The car is probably on its way out, people will probably work from home over the internet.  The only reason we drive to work is because big companies haven't figured out its stupid yet.  

You never know which way technology will go, machines imitating humans has always been a Japanese skill, but manufucturing may not need to immitate humans, it may need to immitate something faster and more efficient.

VWAndy's picture

 How much of their sales are credit driven? Just saying. If these cats can get all there robots on the 0% credit gravytrain they could be as great as GM.

Falconsixone's picture

General Managers? Work cheap, no breaks or grab ass and dont take shit....good idea!

GreatUncle's picture

The fake CB economic climate pretending their is growth takes hold ... the need to increase robotics to maintain profits will gather pace and nothing you can do about it. The thing that gets me is that the unemployment rate is not rising when so much more work hours is being taken over by robots.

Unless the CB is manipulating the jobs data to keep up ... the % in the workforce is up or down?

Gods's picture

Simple "they" create jobs that leach off the production of these products. Red tape, paper pushing cubical work.

RayKu's picture

China does what every other country does. Outsource. Cheap labor put them on the economic map, outsourcing to laos, Cambodia etc kept them there, and the next phase will be a combination of outsourcing and robotics. The next logical step after that is to swing into robotics removing the vast majority of human interface either outsourced or home grown.

So what's a country of ~1.3 billion people going to do with all that now redundant labor force? For that matter, how about the rest of the world? By the time it comes fully into play there would be ~8.5 billion people in the world baring war, pestilence, or other event. I find it hard to believe the Chinese government or most of the world's 'elite' hasn't already gamed that scenario.

Let your mind follow that to its inevitable logical conclusion if you can.

Blue Steel 309's picture

Industrial automation necessarily leads to political violence. Onwards sinusoidal DNA muppets!. A mean will emerge, when the gun smoke settles.

PitBullsRule's picture

There's a lot of dead bodies in Somalia that would disagree with you.  Africa and the Middle East are not knows for their industrial automation, and they have been fighting for centuries.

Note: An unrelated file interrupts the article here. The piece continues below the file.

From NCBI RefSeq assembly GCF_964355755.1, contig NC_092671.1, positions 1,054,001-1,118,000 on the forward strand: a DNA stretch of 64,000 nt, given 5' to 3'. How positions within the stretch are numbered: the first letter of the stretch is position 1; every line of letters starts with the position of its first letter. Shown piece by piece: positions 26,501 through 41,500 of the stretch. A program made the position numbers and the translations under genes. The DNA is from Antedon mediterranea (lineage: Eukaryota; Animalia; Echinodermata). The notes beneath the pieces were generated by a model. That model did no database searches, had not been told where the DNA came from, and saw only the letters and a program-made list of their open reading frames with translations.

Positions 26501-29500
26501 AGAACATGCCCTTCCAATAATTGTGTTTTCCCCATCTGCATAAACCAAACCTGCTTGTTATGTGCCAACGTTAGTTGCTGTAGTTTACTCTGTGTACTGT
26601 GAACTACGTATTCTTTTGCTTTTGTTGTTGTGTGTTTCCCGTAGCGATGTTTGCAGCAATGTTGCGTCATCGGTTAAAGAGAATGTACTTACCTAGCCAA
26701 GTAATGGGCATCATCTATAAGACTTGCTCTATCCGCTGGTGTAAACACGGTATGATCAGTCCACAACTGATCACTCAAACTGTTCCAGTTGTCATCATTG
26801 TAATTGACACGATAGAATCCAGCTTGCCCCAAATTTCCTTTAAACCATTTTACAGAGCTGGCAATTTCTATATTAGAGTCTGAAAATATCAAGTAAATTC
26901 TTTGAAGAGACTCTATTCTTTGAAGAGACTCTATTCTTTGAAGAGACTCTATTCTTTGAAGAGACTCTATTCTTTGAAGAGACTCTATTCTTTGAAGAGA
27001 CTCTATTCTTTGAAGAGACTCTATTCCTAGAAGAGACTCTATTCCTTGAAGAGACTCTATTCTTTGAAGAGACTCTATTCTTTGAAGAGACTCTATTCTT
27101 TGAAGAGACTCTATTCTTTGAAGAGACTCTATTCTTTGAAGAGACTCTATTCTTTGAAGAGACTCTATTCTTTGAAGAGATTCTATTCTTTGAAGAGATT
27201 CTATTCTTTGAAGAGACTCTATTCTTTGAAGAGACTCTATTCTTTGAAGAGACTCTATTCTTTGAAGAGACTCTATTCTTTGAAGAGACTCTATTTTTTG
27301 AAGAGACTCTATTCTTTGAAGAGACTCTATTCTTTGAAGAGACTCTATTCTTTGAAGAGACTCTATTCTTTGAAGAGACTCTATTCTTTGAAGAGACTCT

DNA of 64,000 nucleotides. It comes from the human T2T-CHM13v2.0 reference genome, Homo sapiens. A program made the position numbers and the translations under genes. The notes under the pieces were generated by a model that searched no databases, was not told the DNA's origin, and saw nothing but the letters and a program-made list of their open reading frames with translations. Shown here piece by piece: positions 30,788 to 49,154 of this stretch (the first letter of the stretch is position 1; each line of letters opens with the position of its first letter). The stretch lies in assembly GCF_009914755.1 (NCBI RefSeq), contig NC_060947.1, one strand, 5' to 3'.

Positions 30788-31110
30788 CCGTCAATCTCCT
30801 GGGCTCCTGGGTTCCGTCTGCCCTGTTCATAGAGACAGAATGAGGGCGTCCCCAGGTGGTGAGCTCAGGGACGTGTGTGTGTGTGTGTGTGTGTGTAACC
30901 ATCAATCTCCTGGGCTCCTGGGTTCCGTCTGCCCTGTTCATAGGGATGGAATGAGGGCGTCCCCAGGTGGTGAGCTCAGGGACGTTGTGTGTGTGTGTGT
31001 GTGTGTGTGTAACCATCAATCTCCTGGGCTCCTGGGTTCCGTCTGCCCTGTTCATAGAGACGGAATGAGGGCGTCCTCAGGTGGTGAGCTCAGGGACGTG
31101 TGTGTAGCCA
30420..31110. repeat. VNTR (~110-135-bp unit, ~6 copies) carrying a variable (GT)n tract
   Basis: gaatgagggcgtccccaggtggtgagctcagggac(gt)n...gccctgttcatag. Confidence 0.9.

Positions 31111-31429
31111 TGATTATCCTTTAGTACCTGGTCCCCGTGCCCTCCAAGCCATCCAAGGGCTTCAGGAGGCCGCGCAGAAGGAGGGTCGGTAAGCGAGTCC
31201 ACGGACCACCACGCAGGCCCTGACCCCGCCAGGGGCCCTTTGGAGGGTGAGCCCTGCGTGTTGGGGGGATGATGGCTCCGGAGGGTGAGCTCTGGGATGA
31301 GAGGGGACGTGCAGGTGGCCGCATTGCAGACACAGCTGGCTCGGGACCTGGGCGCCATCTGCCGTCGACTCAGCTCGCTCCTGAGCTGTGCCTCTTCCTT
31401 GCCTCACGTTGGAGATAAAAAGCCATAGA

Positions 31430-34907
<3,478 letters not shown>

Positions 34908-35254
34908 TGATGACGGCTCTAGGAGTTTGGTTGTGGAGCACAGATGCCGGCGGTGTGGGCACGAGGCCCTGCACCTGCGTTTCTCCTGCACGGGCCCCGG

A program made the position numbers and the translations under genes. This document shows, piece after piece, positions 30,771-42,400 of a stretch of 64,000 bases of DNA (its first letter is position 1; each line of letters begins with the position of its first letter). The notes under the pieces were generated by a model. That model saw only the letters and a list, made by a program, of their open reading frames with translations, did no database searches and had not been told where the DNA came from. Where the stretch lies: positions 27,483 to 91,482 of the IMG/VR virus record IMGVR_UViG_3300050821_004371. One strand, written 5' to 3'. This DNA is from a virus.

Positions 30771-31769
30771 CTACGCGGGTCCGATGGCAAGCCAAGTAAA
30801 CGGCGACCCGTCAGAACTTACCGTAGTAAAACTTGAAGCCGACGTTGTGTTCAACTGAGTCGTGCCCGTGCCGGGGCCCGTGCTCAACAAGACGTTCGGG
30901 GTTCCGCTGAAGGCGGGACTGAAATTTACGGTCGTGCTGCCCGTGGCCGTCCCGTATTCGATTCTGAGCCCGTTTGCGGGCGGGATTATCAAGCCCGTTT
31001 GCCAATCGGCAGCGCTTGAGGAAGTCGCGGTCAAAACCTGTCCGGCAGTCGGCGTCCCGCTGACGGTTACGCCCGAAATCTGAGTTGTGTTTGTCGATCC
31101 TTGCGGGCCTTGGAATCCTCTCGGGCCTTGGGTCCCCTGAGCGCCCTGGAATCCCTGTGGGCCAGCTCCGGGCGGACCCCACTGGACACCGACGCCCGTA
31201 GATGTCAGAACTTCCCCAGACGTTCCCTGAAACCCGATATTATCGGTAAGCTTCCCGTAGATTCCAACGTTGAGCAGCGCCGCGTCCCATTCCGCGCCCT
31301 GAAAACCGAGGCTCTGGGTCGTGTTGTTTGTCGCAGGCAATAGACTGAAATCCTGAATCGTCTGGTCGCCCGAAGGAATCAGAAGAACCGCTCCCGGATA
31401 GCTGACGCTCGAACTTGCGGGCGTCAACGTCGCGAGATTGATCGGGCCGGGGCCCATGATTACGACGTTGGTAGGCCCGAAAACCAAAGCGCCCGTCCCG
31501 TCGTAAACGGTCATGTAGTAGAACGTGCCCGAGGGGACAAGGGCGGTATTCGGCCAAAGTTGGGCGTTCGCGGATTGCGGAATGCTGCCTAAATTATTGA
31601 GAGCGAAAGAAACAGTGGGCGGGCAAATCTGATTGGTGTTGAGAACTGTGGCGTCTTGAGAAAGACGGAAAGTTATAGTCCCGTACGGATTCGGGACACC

mo mule's picture

Well if Trump gets his tax cuts and he probably will. Then America will be the new cheap labor center of the world.  No need to pay shipping just build china shit for wallmart in missouri and arkansas....haha!

Falconsixone's picture

SAVE THE HUMANS ! 

BOMB THE ROBOTS !

 

 

 

 

can they do my dishes? 

Oldwood's picture

All we ever really had to do was say NO.

We could have said no to cheap imports.

We could have said no to automation.

We could have said no to debt.

We could have said no to the stock markets.

We could have said no many times, but it's not in our nature to turn down "something for nothing".

TuPhat's picture

When did you get something for nothing?

old naughty's picture

yes OW, we could,

but we didn't...

so Luci got (and getting) away with we-exercise-freewill (while he just provided the lure)...

getting a bit late as harvest is coming fast and furious now ! 

My Days Are Getting Fewer's picture

A FANUC robot costs the same money to purchase, install and maintain in the USA and China.  No one will bother to buy China stuff anymore.  It will be cheaper and more efficient to buy from a USA-based supplier.

We integrate our systems with FANUC.  They have a spare parts depot in Michigan with $150 million parts on racks.  FANUC trains people over the phone and internet and at their facility in MI.  FANUC is an excellent company.  They have been the leader in robots for the manufacturing plant for a long time.

All competitors for FANUC robots for manufacturing are biting the dust.  We are compelled by our customers to use FANUC.  We tried other supplier. FANUC is the best for this application.

Some people make better stuff.  Like Stiehl chainsaws.

espirit's picture

It's Stihl.

Use ethanol free fuel though.

TuPhat's picture

Had a Stihl, hard to start wouldn't run good.  Only their high end stuff is any good.  For occasional use they suck.